How To Improve Your Credit Score

Posted: April 4, 2024

Checking credit score on mobile device

When it comes to credit scores, there is almost always room for improvement. If your score is not where you want it to be, there are several strategies you can consider to give it a boost. But first, you need a little insight into how that score is calculated. VantageScore®, the company that will generate the credit score you receive through our Digital Banking platform, uses five major categories of information. All of which was reported to the credit bureaus by your lenders to generate scores that range from 350 to 850. The higher the credit score the better. Each category is weighed differently. 

Pull your credit reports to get started

Before taking the steps to improve your credit it is important to understand what your starting score is. The three major credit scoring bureaus, TransUnion, Equifax and Experian, will each allow you one free copy of your report a year. Since Landmark is partnered with SavvyMoney, members who use Digital Banking can access their report and score daily from VantageScore®. If you get a copy directly from the credit scoring bureaus, we suggest spreading them out by pulling one every four months.

  • If you find an error on your report, you should dispute it right away. Errors such as a misspelled name or an incorrect address can be fixed by contacting the creditor and asking for your information to be updated. If they won’t correct it, or the error is more complicated to resolve, you should dispute it directly with the credit bureaus. This can all be done online.



Factors That Determine Credit Scores

Payment History:

Your payment history and whether you pay on time accounts for 40% of your credit score.

Age & Type:

The age and type of credit you have factors in for 21%. This percentage factors in how long you’ve had different kinds of credit accounts open. The longer your credit has been open and the more diverse it is, the more your score can benefit.


Credit Utilization:

Also known as credit usage, accounts for 23%. It’s the ratio between the total balance you owe and the total credit limit on your accounts. It’s best to keep your credit utilization below 30 percent — this is because if you are consistently maxing out your credit cards, it might appear that you're struggling to pay back borrowed funds or are constantly in need of money.


Reported Balances:

11% is based on your total amount of recently reported balances on your credit accounts. You’ll want to keep your balances generally low because that will suggest to lenders that you are capable of making your payments on time.



The final 5% is based on recent credit applications. Lenders could view opening multiple lines of credit in a short period of time as too risky. Multiple recent inquiries may worry lenders that you are applying to so many places because you are unable to qualify for credit or because you need money in a pinch. You should avoid opening too many accounts too quickly. When it comes to shopping for a mortgage or car loan your credit score can be affected differently depending on the scoring model that is used.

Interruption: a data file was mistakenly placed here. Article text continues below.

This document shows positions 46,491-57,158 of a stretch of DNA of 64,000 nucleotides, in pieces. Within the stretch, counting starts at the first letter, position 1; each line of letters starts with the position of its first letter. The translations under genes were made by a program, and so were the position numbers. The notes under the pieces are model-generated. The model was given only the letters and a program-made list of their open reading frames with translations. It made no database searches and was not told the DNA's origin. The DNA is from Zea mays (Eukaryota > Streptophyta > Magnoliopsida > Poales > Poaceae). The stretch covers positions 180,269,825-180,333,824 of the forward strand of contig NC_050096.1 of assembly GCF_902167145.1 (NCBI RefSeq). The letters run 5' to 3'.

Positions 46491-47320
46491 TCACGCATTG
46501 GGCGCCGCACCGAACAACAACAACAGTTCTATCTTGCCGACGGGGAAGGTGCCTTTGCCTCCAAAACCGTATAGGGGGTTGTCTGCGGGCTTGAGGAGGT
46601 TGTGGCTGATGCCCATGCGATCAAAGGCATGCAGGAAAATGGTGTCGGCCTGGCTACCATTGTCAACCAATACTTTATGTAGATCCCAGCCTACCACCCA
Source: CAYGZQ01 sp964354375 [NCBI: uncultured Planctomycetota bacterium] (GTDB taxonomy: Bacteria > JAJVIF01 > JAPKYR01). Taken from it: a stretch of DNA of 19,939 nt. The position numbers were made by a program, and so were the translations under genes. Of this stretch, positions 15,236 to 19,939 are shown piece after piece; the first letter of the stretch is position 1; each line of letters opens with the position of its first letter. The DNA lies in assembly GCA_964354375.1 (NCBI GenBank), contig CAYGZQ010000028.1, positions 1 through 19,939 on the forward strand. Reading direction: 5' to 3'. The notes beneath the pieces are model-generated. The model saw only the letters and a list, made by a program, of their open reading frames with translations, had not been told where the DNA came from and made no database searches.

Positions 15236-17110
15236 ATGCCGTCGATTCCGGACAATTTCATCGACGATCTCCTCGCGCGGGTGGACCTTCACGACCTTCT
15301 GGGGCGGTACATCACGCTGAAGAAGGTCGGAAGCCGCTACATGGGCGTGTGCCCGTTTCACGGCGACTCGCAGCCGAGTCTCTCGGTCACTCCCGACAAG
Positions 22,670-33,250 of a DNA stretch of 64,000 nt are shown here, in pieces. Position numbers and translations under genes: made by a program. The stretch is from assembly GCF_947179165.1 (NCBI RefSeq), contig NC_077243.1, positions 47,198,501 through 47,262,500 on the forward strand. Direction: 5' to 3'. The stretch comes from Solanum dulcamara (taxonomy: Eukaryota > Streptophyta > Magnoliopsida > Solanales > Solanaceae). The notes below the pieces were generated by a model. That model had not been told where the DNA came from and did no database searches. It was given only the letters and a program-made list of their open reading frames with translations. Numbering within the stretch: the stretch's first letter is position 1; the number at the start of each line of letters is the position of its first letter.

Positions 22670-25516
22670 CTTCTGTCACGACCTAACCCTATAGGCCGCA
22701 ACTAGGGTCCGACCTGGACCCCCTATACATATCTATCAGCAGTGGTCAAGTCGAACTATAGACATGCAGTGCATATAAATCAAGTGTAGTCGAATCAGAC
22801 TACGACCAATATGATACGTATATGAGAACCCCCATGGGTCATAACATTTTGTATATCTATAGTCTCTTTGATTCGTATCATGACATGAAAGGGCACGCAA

• Both FICO® and VantageScore® are two separate scoring models that lenders will use to evaluate your credit. Data points like credit inquiries, can influence your score differently for each. Keep in mind that FICO® will count all inquiries within a 45-day period as a single inquiry, while VantageScore® counts all inquiries within a 14-day period as a single inquiry.

Want to raise your score? Here are some key things you can do.

1. Pay your bills on time 

Remember, one day late is still considered a late payment. Any late payments can have a negative effect on your score.


2. Pay down your credit card debt 

Avoid using more than 30% of the of the total credit available to you. Keeping your usage well below that (closer to 10%) can give your score a boost.


3. Hang onto old card accounts 

Your score is positively impacted when you have lines of credit open over longer periods of time. If possible, avoid cancelling your credit cards when you no longer need them so you can keep that positive impact.


4. Be thoughtful about shopping for new credit 

Every time you apply for a new card or loan, the lender takes a peek at your credit history, which will ding your score.


5. Spread your debts around

Having a mix of credit in your file like mortgages, student loans, auto loans or credit cards shows that you can juggle debt from multiple sources.


Remember, time and patience are key. Any tactics you might adopt to improve your credit score won’t impact it overnight. You can expect to see changes anywhere from 12-18 months later. It can be shorter if your score is already fairly high and you’re just looking for a bit of jump.

Understanding your credit score is an important part of managing your finances. Make sure you’re using all the tools at your disposal to help you improve your credit score over time. Visit Credit Hub within Digital Banking to get more tips on making those improvements.